Mail Activity Highlights: Insurance
By asking a simple question at the top of its letter, State Farm, conversely, starts off on the right foot—making it about customer service rather than price only. “What does your auto insurance say about you?” In case the prospect doesn’t know what that means, the copywriter spells it out nicely in the letter. “Unsurpassed State Farm coverage and discounts up to 35%; that’s a combination that says all the right things about you.” The last paragraph mentions the agent’s phone number, who then signs the letter with his picture and e-mail address next to the signature. The one weak element in the package? That would be a bumper sticker freemium that says, “Please Don’t Hit Me—I’m not 100% sure about my coverage.” While that might be clever and might provoke a laugh, it ultimately does nothing for State Farm (Archive code #420-173933-0804A).
AIG asks essentially the same question with its mail piece, “What Does Your Insurance Company Do For You?” And while State Farm employs the bumper sticker, AIG went with a shaped-based self-mailer made of thick, glossy card stock. Featuring a slick sports car on one side next to that provocative question, the reverse engages the prospect with a story about a customer. “Our policyholder was en route to the airport for vacation when debris fell from a truck and shattered his windshield …. We assured him that everything would be taken care of …. By the time our policyholder returned from vacation, his fully repaired vehicle was waiting in his driveway.” It end by asking the prospect to “See what we can do” and follows with the toll-free phone number (Archive code #420-179427-0804C).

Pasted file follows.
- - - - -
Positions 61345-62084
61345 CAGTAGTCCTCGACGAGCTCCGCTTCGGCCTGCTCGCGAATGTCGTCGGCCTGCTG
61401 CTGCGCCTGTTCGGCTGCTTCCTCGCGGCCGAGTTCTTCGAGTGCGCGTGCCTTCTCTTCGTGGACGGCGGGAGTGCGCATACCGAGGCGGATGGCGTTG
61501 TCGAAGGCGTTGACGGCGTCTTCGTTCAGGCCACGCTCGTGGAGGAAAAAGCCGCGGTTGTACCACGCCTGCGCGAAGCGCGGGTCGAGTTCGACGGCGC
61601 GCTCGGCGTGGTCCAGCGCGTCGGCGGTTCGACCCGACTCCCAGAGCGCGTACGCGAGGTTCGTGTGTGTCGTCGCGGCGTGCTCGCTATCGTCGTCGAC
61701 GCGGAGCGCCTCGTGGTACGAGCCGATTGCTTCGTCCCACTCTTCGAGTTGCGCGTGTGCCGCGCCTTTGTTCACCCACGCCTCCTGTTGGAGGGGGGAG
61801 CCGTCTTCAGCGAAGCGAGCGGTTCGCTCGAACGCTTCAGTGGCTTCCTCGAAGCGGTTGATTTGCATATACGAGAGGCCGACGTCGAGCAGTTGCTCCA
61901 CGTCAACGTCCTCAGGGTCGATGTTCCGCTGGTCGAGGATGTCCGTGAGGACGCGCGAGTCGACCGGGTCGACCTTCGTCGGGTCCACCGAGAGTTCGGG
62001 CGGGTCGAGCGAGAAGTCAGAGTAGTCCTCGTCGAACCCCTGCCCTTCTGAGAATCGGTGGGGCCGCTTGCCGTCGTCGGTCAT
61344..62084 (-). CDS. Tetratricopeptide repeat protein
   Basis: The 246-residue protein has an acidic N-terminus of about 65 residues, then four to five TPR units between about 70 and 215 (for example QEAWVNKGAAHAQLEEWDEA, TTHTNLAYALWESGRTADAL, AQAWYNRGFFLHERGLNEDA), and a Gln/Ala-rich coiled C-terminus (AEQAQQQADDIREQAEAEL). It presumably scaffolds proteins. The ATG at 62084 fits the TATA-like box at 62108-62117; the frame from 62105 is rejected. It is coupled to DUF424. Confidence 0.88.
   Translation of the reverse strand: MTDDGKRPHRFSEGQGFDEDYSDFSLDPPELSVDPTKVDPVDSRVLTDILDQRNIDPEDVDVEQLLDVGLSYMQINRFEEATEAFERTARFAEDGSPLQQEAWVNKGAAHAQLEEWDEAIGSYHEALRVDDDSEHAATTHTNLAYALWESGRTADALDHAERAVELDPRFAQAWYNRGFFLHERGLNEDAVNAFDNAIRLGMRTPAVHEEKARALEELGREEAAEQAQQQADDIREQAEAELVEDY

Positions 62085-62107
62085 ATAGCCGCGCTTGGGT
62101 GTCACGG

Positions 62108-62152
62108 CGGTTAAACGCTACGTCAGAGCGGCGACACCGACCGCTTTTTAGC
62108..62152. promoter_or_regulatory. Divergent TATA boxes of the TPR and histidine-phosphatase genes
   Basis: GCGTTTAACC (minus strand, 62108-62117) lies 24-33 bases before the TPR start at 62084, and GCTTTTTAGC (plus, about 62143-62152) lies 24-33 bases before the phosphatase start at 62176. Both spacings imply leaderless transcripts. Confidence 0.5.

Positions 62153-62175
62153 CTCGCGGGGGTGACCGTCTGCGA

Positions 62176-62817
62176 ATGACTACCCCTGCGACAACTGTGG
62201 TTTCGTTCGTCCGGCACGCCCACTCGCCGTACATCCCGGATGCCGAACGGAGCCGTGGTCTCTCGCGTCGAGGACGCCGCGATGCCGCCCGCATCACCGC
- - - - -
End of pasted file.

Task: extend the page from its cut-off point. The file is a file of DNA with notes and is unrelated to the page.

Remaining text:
That image of a cracked windshield is actually used on the back of a Nationwide Insurance 6˝ x 9˝ envelope, with simulated broken glass on the paper that shows underneath the glassine window. Just above that image is the line, “This is not the time to find out why that cheap auto insurance was so cheap.” Meanwhile, in its continued effort to stand out, Nationwide uses a purple-and-orange color scheme that’s separate from the Nationwide blue. Inside, it touts its customer service and a potential $500 savings. Customer service benefits are highlighted in both the letter and the large buckslip: prospects can call a Nationwide representative 24/7, a “free On Your Side review” is offered to help choose the right coverage, and a “100% written repair guarantee” is also given. Lastly, at the end of the letter, after giving the toll-free national phone number, it lists three local agents and their names, addresses and phone numbers (Archive code #420-628526-0804).